Speaking personally, for example, I’m Bisexual. The way I utilize “Queer” is in the Queer Nation political and sexual sense, as opposed to the “I don’t like labels, so I’ll use Queer as a catch all”, sense.

Back in my QN days, it certainly referred to Lesbians, Bis, Gays, Trans, asexual, Leather and kink, fetishists, and any number of those marginalized for their sexuality. Yes, we were primarily talking about GLBT, BUT importantly, we were also making space for those who in opposite gendered relationships who were still “queered” societally.

Secondly, I don’t consider myself or my blog part of any “adoption reform movement.”

I would tend to speak to it more generally in terms of the human/identity/civil rights of those who have been adopted (as well as those who have “lost” children to adoption.)

Thirdly, you are correct in that Queers are not intrinsically opponents of those rights.

Some of us after all are are the Bastards or parents ourselves.

But there most certainly are some Queers who either chose to be part of the problem intentionally, or who end up part of the problem with nothing but the best intentions on their parts.

This is both a contemporary problem and an historical one. (Georgia Tann‘s odd relationship, adoptive and otherwise with Ann Atwood Hollinsworth is but one example. More recently, modern day Queers supporting the NJ ACLU, makes another example, as it’s adamantly opposing records access restoration to adult Bastards.)

Mainly, I’d say Queers, particularly those with no relationship to adoption at all, have a lot of adoption landscape they kind of need to get up on, in order to understand why Bastards and parents sometimes yes, have seen certain Queer individuals as set in opposition to our most basic human rights. There’s a perception, and it’s not always wrong. But it’s certainly not universal, and it requires a great deal of intense dialog in that this history and these modern stances ARE webs of complexity.

Can I understand why in a culture that made it exceptionally difficult for a woman to leave an inheritance to her lover adoption became this legal bridge that made certain things possible? Of course I can. But can people also get their heads around the idea that far from some Lesbian heroine Tann left a string of dead babies in her wake? I certainly hope so.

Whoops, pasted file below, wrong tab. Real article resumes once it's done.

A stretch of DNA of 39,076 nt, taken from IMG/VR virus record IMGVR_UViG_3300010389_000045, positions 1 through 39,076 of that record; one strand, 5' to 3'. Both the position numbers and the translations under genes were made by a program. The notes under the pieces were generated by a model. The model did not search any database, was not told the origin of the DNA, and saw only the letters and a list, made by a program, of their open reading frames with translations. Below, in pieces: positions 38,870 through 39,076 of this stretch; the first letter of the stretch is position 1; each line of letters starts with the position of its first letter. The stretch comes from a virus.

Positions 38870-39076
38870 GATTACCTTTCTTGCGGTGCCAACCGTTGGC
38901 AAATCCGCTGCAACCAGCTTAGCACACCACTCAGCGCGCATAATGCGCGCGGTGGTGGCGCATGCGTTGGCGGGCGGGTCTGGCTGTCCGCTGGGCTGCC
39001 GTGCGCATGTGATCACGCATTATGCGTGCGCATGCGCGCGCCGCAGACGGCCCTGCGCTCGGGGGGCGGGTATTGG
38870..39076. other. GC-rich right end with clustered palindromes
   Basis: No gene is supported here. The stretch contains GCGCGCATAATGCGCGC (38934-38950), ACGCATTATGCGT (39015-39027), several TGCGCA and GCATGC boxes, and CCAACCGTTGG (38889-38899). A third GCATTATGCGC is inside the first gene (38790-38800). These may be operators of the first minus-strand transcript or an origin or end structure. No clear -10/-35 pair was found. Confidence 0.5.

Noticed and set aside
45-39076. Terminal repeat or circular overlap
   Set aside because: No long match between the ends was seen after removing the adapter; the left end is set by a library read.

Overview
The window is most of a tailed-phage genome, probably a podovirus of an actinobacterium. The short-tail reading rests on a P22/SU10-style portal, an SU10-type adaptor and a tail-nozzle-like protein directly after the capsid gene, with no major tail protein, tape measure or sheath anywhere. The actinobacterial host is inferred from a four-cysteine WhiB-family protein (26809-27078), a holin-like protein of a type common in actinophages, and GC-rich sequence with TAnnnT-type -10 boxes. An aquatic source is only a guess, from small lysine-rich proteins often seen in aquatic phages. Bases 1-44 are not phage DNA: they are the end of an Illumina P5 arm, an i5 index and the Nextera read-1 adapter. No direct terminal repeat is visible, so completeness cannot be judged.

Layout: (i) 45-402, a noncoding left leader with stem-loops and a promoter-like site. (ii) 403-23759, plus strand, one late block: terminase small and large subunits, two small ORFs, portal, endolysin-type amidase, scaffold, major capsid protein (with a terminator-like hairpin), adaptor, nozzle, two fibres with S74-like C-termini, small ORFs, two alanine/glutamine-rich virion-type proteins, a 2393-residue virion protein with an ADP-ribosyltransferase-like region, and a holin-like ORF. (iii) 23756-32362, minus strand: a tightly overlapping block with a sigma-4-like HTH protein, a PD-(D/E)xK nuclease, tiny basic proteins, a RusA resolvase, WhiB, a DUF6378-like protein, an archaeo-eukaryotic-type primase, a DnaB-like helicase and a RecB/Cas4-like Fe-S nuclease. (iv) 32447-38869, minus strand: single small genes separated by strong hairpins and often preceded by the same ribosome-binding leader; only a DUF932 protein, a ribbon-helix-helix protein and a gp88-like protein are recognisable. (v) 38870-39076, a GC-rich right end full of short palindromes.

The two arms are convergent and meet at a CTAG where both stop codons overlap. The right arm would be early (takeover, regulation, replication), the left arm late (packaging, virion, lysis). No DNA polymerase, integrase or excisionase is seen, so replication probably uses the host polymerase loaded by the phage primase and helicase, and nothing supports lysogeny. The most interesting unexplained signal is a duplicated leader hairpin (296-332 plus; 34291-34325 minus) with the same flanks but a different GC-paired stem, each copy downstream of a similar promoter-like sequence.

But in the here and now, can contemporary Queers get their heads around the possibility that the child they’re adopting who is being presented as an “orphan” may be nothing more than a kidnapped child off the street? And do they understand how their adoption dollars can end up supporting such?

Until we’re able to get through some of those tough conversations, sadly, yes, there are times and places wherein today’s Queers can and do end up feeding the beast. That has very real repercussions. The kind of consequences no amount of LGBT adoption “ethics” conferences can make better.

Yet so often I detect more than whiff of homophobia in blogs that are critical of adoption–”hey, they can’t have’em, maybe God just doesn’t want them to” or “you know, family isn’t just who the hell you make it up to be from the people around you.”

All too true. I see such all the time.

Just because one is critical of adoption as currently practiced, that hardly makes one any notion of “enlightened” or off the continuum of common everyday bigotry.

Actually, for queers tossed out of their own natural families, that is EXACTLY what family may be.

This is a very key insight, I’m glad you brought it up.

“Queer families, “”Leather Families”, “Chosen Families”, “AIDS Families” all of these make up some of the core structures of our broader Queer community.

There are many communities that have their own equivalents , Sci-fi fandom for example has many such fannish Families or households that may have nothing to do with blood relations.

Particularly for those who have faced rejection from their families of origin, those we chose to surround ourselves with and let into our lives are in many cases far closer than any biological ties.

“Family” for many of us very deliberately is precisely what we make of it.

These constructed families are every bit as valid, if not actually closer than many families of origin.

The key, though, in relation to adoptionland is that these Families are constructed by the consent of the individuals, by those old enough to make those decisions.

Adoption is state constructed, and done to individuals who often have no say or are too young to speak on behalf of their own interests.

Reducing adoption cannot come at the cost of discrimination. I’m always amazed when that line of thinking is defended.

I find the term “reducing adoption” has a number of assumptions inherent to it, things that again, I have not really addressed in terms of any kind of set “goal.” But again, I think this comes back to “adoption reform movement” to which I simply don’t consider myself a part.

As for the rest, I’ll simply quote part of the conclusion of my previous post:

…so long as the institution itself exists, I believe barring any any class of people purely on the basis of prejudice and lies is simply wrong.

I believe that sums my feelings on the matter up pretty well.

Thank you for seeing through it (not that I expected you to do otherwise).

It’s not hard when you live as I do, on the borderlines with feet in multiple communities as I do. Many of the Queer Bastard conversations I have end up having a flavour not altogether distinct from the Bisexual conversations I end up having.